Antibiotic resistance: Welsh public panel listens to experts
A "citizens jury" has been looking at the part Wales can play in tackling the global threat of antibiotic resistance.
For the last 70 years there has been a reliance on drugs to fight common infections but bacteria has been mutating to fight back.
The issue of resistance to antibiotics has been compared to climate change or global terrorism.
A panel of 14 people have been listening to experts in Cardiff in what has been called a "world first".
It is understood this is the first time members of the public have been brought together in this way to discuss what has been called the world's "ticking time bomb".
Behind it is the fear that the drugs and medicines depended on to kill bacteria could one day become obsolete.
This could mean what is considered to be routine surgery today could become deadly in 20 years time.
The problem is that bugs that can cause harm are becoming more and more resistant to antibiotics - which has led to the emergence of so called "superbugs".
But why? One problem is that the more often antibiotics are used the more quickly bacteria build up resistance.
Another issue is that no significant breakthrough has been made in the discovery of new types of antibiotics for almost three decades.
One expert said drugs companies found it more profitable to be developing other medicines.
So what should be done? Are patients demanding too many antibiotics for minor illnesses - are doctors too willing to hand them out? Why is not more being spent on research into developing new antibiotics?
The members of the public will be listening to the experts - but also giving their own views.
As it stands in Wales, there is good and bad news.
There has been a drop in prescribing antibiotics in seven of Wales' 16 acute hospitals and a 5.1% fall in prescribing by GPs but there is still room for improvement.
Dr Robin Howe, lead for anti-microbial resistance at Public Health Wales, said the aim was to stop over-use of antibiotics by GPs and in hospitals.
"In Wales, there are just over 3 million prescriptions every year and about a third of those are probably unnecessary," said Dr Howe.
"In hospital, there are the same sort of numbers of antibiotics - for every patient in a hospital bed in Wales every day, there is a dose of antibiotics given; again these are unnecessary levels."
Dr Howe said resistance was increasing so patients were recovering more slowly, there were more complications and increased bloodstream infections like sepsis which were leading to deaths.
"If you get sepsis you have a one-in-five chance of not coming out the other end," he said.
Although there were no untreatable bugs in Wales yet, they exist in south east Asia and China and they could arrive here because of tourism.
Prof Jonathan Richards, former Merthyr Tydfil GP and clinical adviser to Cwm Taf Health Board and Public Health Wales, said while there had been changes in how antibiotics are prescribed and used, it was like turning an oil tanker around.
"A lot of doctors think what patients want is a prescription so the easiest way to get them out of the door is to give them what you think they want," he said.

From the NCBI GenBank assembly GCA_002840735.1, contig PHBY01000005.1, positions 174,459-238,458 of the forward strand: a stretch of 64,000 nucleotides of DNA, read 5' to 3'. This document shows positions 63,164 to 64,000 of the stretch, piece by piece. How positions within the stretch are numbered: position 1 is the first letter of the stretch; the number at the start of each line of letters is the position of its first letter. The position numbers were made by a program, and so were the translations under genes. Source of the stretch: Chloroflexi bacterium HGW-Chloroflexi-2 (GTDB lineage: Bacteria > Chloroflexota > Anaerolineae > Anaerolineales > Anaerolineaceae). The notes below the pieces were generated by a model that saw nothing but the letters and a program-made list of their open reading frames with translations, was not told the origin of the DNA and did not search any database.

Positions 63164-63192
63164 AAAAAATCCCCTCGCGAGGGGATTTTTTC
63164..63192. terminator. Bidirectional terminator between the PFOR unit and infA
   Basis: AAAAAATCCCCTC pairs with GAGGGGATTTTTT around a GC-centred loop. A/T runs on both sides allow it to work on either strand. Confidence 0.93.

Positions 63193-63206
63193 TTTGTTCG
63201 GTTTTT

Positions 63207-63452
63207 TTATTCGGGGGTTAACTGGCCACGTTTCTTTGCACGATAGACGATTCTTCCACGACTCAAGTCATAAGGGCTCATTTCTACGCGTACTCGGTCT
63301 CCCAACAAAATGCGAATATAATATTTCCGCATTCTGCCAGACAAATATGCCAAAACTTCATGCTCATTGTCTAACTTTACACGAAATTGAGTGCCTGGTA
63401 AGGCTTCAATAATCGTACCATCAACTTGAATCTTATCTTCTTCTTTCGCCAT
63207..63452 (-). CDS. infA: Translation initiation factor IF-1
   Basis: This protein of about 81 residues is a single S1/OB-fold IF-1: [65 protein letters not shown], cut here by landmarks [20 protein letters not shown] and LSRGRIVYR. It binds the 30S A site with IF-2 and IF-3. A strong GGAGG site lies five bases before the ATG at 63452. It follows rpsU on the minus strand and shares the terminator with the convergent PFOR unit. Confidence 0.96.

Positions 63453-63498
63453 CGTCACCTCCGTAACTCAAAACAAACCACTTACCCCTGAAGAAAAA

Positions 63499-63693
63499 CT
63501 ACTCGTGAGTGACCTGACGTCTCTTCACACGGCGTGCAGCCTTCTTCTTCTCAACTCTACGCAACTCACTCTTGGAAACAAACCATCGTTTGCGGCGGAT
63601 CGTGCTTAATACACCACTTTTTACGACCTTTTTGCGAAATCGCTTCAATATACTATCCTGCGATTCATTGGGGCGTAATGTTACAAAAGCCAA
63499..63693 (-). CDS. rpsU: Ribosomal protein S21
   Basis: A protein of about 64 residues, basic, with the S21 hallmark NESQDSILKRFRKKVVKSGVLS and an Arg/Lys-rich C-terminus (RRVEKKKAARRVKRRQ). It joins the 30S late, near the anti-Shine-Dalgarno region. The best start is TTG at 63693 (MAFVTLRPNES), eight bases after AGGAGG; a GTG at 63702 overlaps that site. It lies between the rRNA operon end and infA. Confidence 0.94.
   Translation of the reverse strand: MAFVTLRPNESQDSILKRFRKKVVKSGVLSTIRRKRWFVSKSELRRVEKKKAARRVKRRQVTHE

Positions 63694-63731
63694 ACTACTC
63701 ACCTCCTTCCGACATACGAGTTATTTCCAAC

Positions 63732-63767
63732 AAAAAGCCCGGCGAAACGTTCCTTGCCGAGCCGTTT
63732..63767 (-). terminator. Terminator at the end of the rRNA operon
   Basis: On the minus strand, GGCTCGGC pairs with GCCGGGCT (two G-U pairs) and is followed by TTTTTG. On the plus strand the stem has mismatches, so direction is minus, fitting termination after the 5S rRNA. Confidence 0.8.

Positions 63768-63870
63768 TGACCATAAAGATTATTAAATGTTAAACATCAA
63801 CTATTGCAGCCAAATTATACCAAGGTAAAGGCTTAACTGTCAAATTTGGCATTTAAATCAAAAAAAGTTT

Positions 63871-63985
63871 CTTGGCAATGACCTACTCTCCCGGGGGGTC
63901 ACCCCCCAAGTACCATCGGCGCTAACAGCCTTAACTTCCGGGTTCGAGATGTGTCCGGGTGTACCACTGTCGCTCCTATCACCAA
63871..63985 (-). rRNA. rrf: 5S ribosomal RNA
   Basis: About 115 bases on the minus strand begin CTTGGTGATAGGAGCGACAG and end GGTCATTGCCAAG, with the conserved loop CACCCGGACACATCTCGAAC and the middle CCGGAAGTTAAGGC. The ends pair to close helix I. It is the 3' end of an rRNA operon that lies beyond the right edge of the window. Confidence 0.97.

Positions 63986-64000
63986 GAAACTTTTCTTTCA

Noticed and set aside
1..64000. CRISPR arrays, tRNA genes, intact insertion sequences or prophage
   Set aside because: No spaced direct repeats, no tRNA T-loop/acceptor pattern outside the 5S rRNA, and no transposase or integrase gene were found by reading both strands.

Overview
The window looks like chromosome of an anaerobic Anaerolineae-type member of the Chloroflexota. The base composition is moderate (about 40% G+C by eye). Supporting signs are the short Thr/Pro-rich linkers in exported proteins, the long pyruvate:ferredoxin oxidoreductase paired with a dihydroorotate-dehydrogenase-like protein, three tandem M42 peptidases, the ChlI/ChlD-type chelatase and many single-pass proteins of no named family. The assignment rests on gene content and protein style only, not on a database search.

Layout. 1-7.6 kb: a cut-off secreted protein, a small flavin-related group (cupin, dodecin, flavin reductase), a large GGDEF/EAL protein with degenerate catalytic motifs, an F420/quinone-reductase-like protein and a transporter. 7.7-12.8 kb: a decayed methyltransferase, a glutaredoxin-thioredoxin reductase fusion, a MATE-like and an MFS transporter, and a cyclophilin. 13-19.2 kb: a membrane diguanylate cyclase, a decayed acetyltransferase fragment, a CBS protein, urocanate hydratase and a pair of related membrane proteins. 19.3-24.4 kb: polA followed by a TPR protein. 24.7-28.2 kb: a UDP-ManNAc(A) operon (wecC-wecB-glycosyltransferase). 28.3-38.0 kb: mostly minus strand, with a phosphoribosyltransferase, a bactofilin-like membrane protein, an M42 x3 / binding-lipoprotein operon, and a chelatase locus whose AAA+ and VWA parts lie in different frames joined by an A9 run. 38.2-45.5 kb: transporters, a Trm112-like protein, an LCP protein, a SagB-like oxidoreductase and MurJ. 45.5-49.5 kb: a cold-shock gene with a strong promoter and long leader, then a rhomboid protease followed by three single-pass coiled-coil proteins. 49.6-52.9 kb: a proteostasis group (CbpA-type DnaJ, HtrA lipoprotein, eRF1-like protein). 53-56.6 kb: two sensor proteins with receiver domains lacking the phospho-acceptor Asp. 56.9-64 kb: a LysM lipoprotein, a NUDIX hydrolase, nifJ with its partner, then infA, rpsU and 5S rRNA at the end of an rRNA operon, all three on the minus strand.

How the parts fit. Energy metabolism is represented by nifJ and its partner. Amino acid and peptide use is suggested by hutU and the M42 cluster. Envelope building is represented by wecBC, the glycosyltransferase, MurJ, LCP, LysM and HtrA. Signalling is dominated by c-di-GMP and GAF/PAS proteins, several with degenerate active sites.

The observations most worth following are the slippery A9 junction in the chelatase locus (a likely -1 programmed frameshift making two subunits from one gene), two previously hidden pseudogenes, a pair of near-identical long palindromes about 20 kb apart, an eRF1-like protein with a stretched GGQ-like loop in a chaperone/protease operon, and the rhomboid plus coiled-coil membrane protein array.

"What we know now is that a lot of people are much more sophisticated and they want an assessment and the doctor to give a judgement as to whether antibiotics might help."
VIEWS FROM THE PANEL
Beth Ward, Ruthin, Denbighshire; product designer.
Thoughts before: "I feel like it has the potential to be a huge problem. I've come in pretty blind but I'm looking forward to learning. I don't know enough about the science behind it. It's our opportunity to have our say and there are people from different backgrounds and a huge demographic."
Thoughts on the final day: "What's been a recurring theme is a lack of education and information for the public. There's a lot of information out there but none of us had any idea about it. It needs a very big behavioural change."
Eurig Lloyd, Porthcawl, Bridgend; former head teacher.
"I want to know how we can help the situation - and the situation is grave. If we don't do anything about it many of the diseases we're able to cure today - like TB - we won't be able to cure. We're all responsible, the public and the NHS."
Emma Smart, Cardiff; project manager.
"What's really struck me most is the scale of the problem. There's definitely not an overnight solution. It's going to need a lot of people working together and some sort of centralised taskforce is what I'd put forward."
You can follow proceedings on Twitter: @antibioticjury
Dr Chris Jones, acting chief medical officer for Wales, said if no action was taken then there was a risk the medicines depended on to kill bacteria could become useless.
He said it was as much an issue for the public as for the NHS.
"The public expects antibiotics, often when sometimes they're not necessary," he said.
"We need to raise awareness of why not everyone will get an antibiotic when they feel like they should get one."
Dr Jones added: "The danger is we won't have effective antibiotics for serious infections - procedures, operations, surgery, chemotherapy for cancer where your immune response is reduced.
"Those situations, where we think we routinely have antibiotics available, may become more dangerous."
The idea behind the panel is for professional bodies and experts to be challenged by some "healthy realism" from the public.
Later in the process, panellists will be given reports on how their views have been taken on board.
Dr Jones said: "I want this group not to be a talking shop but I want its advice to be heeded so it makes a difference."